United States District Court, W.D. Pennsylvania
September 23, 2014
SHAWN H. and CHRISTINE C., individually and as parents and legal guardians of S.H., a minor; and S.H., individually and in his own right, Plaintiffs,
DEANNE WIENK, in her individual and official capacity as a teacher; FRANK BERDAR, in his individual and official capacity as the principal of Cardale Elementary School; PHILIP SAVINI, JR., in his individual and official capacity as District Superintendent of BROWNSVILLE AREA SCHOOL DISTRICT; and INTERMEDIATE UNIT 1, Defendants.
MARK R. HORNAK, District Judge.
This is a § 1983 case stemming from an alleged assault on S.H., the minor Plaintiff, by a teacher, Defendant Deanne Wienk ("Wienk"). Plaintiffs allege that various officials and the school district (including the Intermediate Unit) violated S.H.'s Federal constitutional rights and committed state law torts. Pending before the Court are two motions to dismiss, the first filed by Defendants Frank Berdar, Philip Savini, Jr., and Brownsville Area School District (ECF No. 13); and the second filed by Defendant Intermediate Unit 1 (ECF No. 17). Defendants seek to have all claims asserted against them dismissed. The Court has considered the Plaintiffs' Complaint, the pending motions, the briefs in support of and in opposition to these motions. (ECF Nos. 1, 13-14, 17-18, 21). The matters are ripe for disposition, and for the reasons that follow, the motions will be granted, without prejudice as explained in this Opinion.
When considering a motion to dismiss under Federal Rule of Civil Procedure 12(b)(6), the Court must accept the factual allegations in the Complaint as true and draw all reasonable inferences in Plaintiff's favor. See Malleus v. George, 641 F.3d 560, 563 (3d Cir. 2011). Therefore, for the purpose of the disposition of Defendants' Motions, the essential facts are as follows.
Shawn H. and Christine H. are the parents of S.H., the minor Plaintiff, who attended Cardale Elementary School located in the Brownsville Area School District. (ECF No. 1 at ¶¶ 6-7). Defendant Wienk was a teacher at Cardale Elementary School, and is believed to be an employee of Defendant Intermediate Unit 1. Id. at ¶ 7. Defendant Frank Berdar ("Berdar") was the principal at Cardale Elementary, and Defendant Philip Savini, Jr. ("Savini") was the Superintendent of the School District. Id. at ¶¶ 8-9.
On or about May 9, 2012, S.H. was a fifth grade student at Cardale Elementary School. Id. at ¶ 13. On that date, S.H. was waiting in line in the hallway outside of the cafeteria, having just completed his lunch period. Id. at ¶ 14. Wienk was acting as the hall supervisor, supervising the students while in the hallway and then leading them back to their respective classrooms. Id. at ¶ 15. Wienk allegedly instructed an unnamed student to be quiet and form an orderly line with the rest of the class. Id. at ¶ 16. S.H., a friend of the unnamed student, also instructed the student to form an orderly line so the class could return to their homeroom. Id. at ¶ 17. According to the Plaintiffs, "without warning or provocation, " Wienk immediately and quickly "charged" at S.H., and proceeded to "violently choke S.H. with both of her hands and violently slam[med] S.H.'s head into the brick/stone wall in the hallway." Id. at ¶ 18. Wienk choked S.H. for "a period of time, " and ultimately had to be forcibly removed from S.H. by two of S.H.'s friends and classmates. Id. at ¶ 19.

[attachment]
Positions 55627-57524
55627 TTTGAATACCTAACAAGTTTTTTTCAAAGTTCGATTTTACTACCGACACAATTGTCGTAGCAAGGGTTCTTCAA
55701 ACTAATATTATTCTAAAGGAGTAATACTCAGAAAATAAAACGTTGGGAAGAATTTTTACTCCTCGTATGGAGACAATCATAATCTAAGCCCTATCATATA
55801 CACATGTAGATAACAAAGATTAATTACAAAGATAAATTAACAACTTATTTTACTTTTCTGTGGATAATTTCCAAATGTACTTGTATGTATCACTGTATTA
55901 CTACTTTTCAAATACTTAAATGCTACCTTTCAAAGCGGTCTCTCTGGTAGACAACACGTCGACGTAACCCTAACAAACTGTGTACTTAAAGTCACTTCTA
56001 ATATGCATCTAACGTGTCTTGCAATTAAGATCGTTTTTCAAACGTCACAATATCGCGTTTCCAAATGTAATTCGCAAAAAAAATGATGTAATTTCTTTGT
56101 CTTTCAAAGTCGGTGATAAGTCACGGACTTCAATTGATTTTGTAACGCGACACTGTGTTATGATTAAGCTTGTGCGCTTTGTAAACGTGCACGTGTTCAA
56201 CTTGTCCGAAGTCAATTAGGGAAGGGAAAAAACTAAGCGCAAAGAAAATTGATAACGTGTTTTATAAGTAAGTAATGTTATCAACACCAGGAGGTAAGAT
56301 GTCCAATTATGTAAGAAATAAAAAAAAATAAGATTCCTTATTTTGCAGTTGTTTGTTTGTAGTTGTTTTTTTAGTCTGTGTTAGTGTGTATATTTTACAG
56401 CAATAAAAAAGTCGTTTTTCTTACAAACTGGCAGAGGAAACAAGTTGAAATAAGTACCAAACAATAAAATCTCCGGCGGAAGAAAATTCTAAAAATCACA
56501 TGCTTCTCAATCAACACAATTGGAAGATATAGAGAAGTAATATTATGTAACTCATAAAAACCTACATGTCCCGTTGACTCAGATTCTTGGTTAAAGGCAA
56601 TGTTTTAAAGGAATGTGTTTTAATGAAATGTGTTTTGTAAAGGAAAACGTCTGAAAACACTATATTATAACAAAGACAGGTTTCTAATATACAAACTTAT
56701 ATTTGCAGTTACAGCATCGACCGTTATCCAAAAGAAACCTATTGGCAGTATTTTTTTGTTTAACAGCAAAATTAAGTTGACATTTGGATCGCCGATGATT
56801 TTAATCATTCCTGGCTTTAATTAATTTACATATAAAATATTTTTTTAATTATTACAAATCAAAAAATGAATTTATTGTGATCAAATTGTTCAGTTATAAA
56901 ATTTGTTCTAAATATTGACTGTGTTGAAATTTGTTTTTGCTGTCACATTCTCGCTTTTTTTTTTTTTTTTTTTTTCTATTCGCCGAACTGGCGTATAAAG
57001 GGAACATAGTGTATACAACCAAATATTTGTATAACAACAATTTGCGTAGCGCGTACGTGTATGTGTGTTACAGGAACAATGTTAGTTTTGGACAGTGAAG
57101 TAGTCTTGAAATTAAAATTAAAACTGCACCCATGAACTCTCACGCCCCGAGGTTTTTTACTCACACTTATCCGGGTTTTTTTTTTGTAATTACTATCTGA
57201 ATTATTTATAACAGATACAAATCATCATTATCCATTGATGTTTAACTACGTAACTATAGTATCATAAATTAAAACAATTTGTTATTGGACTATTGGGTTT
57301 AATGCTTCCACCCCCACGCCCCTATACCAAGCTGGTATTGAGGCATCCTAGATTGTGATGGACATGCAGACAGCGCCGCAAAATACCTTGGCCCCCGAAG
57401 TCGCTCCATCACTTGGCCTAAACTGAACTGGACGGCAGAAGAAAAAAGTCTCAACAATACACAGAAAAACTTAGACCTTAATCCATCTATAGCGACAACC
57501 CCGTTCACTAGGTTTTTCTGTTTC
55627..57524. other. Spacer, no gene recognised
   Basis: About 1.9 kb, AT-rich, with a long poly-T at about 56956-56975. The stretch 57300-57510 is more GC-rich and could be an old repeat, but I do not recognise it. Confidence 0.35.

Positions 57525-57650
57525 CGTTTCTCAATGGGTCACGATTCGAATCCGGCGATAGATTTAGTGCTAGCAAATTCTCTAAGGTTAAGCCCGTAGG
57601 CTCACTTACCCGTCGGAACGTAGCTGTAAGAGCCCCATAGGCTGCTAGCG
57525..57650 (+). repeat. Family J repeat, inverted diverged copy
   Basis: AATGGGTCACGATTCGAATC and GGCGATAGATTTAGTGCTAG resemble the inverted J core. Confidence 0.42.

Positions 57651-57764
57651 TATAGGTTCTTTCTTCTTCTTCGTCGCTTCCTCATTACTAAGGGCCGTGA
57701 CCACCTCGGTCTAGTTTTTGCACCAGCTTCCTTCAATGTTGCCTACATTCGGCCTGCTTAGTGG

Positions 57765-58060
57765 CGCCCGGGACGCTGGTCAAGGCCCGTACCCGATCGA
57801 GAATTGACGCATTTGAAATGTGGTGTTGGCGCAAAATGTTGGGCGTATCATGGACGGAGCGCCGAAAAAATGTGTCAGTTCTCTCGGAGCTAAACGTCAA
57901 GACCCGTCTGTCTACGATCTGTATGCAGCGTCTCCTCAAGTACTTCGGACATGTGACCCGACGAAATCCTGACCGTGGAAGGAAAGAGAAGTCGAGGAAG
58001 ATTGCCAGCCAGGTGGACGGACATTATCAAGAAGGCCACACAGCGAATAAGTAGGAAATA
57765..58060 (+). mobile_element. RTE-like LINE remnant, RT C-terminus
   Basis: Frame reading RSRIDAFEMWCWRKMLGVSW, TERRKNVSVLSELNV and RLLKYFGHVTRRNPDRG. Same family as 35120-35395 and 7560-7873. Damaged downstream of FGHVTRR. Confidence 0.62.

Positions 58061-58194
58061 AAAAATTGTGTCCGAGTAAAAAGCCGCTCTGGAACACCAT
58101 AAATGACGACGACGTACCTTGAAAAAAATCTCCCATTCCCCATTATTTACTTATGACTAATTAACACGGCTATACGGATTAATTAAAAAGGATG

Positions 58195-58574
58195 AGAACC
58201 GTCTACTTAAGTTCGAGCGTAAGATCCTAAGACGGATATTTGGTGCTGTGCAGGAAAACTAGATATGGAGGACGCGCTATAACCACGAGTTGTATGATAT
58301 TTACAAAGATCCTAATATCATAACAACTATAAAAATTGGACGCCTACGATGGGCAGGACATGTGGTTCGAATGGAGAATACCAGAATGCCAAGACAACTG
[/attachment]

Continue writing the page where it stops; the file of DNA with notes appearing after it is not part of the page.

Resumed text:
S.H. was in a state of shock after the incident, and returned to his homeroom visibly shaken with hand and/or finger marks around his neck. Id. at ¶ 20. S.H.'s homeroom teacher observed the marks on S.H.'s neck and was made aware of the incident. Id. at ¶ 22. S.H. was taken to the nurse's and principal's office by another student, but Berdar was not on the premises at that time or when the incident happened. Id. at ¶¶ 22-24. S.H. was allowed to call his parents, and he was picked up by his father, Shawn H. Id. at ¶¶ 25-26. Upon learning what happened, Shawn H. returned to the school and met with Berdar, and completed a complaint form provided by the school. Id. at ¶¶ 27-28.
S.H.'s pain continued to increase as the night wore on, and he began experiencing symptoms of a serious concussion and closed-head injury. Id. at ¶ 29. He was extremely tired and fell asleep in his parents' car, he became nauseous and vomited when field lights came on at his brother's baseball game, and his neck was stiff, sore and painful. Id. at 29. S.H. was admitted to the hospital for testing and observation that night. Id. at ¶ 30. Plaintiffs' allege that S.H. sustained physical, emotional and psychological injuries, and requires continued and prolonged medical treatment and therapy for post-concussion syndrome and cervical neck sprain. Id. at ¶¶ 31-32. S.H. also continues to suffer from depression, anxiety and nightmares as a result of the incident, requiring him to be homeschooled because Defendants failed to remove Wienk from teaching after the incident. Id. at ¶ 33.